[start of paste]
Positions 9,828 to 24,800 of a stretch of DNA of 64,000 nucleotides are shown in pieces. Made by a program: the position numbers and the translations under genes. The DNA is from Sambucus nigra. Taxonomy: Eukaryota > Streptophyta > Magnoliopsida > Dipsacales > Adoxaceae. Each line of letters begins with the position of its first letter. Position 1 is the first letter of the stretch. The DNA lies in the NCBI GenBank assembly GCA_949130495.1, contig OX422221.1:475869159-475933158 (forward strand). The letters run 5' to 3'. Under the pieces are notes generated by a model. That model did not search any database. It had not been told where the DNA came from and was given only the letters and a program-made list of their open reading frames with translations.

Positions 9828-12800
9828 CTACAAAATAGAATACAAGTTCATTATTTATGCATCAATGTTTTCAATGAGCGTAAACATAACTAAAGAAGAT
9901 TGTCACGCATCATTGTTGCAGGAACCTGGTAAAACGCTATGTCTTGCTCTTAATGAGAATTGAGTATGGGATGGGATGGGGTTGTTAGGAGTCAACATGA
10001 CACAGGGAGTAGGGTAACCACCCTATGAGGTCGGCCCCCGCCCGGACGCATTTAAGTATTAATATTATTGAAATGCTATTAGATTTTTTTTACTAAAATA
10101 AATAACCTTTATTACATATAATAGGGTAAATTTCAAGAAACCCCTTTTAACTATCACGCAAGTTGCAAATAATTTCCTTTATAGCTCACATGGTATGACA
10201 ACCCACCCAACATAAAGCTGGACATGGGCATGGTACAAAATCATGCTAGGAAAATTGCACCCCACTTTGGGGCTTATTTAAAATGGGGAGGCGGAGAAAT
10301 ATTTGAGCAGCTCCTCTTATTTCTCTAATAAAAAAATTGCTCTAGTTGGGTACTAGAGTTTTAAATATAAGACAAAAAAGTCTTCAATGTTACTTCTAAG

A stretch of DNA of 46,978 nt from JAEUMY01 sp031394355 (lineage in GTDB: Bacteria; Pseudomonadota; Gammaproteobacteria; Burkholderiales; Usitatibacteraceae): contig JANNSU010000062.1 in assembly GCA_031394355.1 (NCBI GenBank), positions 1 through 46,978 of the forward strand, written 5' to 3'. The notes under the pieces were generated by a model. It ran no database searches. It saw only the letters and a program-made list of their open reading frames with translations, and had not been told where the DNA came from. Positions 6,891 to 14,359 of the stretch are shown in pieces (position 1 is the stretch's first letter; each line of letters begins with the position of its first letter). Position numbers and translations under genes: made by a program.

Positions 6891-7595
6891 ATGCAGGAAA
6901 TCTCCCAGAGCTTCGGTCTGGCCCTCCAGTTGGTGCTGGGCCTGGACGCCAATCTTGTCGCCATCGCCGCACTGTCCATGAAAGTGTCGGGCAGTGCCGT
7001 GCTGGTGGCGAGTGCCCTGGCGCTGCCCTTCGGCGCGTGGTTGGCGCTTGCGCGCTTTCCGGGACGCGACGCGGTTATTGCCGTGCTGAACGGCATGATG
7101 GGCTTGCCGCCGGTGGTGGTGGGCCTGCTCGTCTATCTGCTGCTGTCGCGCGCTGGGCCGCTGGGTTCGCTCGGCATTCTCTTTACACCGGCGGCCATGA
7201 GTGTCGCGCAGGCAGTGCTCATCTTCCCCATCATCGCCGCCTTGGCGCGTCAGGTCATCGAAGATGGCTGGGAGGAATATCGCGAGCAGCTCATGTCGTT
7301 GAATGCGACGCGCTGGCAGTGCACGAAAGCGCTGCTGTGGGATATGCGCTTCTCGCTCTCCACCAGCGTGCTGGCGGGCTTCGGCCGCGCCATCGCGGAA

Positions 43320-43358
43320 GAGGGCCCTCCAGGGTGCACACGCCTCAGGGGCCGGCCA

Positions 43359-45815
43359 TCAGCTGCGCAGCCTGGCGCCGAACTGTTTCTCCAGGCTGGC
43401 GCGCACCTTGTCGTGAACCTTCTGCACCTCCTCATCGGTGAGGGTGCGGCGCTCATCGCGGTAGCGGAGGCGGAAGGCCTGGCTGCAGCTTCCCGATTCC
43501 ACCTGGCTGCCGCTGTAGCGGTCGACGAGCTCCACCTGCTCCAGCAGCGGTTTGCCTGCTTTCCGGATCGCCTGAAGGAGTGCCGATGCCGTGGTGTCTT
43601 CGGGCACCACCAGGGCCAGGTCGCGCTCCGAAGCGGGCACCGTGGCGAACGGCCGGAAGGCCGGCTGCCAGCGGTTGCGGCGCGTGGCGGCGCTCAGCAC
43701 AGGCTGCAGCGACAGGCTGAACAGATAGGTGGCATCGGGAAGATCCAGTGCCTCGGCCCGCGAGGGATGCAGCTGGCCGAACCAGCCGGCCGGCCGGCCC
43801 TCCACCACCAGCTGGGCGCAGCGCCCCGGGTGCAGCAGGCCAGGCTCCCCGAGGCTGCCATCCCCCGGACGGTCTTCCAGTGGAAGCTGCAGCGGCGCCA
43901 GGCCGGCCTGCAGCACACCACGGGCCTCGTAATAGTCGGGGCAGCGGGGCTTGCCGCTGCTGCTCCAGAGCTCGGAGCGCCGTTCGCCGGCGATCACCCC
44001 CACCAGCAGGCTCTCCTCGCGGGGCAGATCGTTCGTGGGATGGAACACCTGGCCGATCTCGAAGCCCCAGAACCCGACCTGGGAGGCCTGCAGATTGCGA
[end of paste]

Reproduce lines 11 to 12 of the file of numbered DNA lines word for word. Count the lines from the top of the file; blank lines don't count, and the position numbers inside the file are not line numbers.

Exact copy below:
6891 ATGCAGGAAA
6901 TCTCCCAGAGCTTCGGTCTGGCCCTCCAGTTGGTGCTGGGCCTGGACGCCAATCTTGTCGCCATCGCCGCACTGTCCATGAAAGTGTCGGGCAGTGCCGT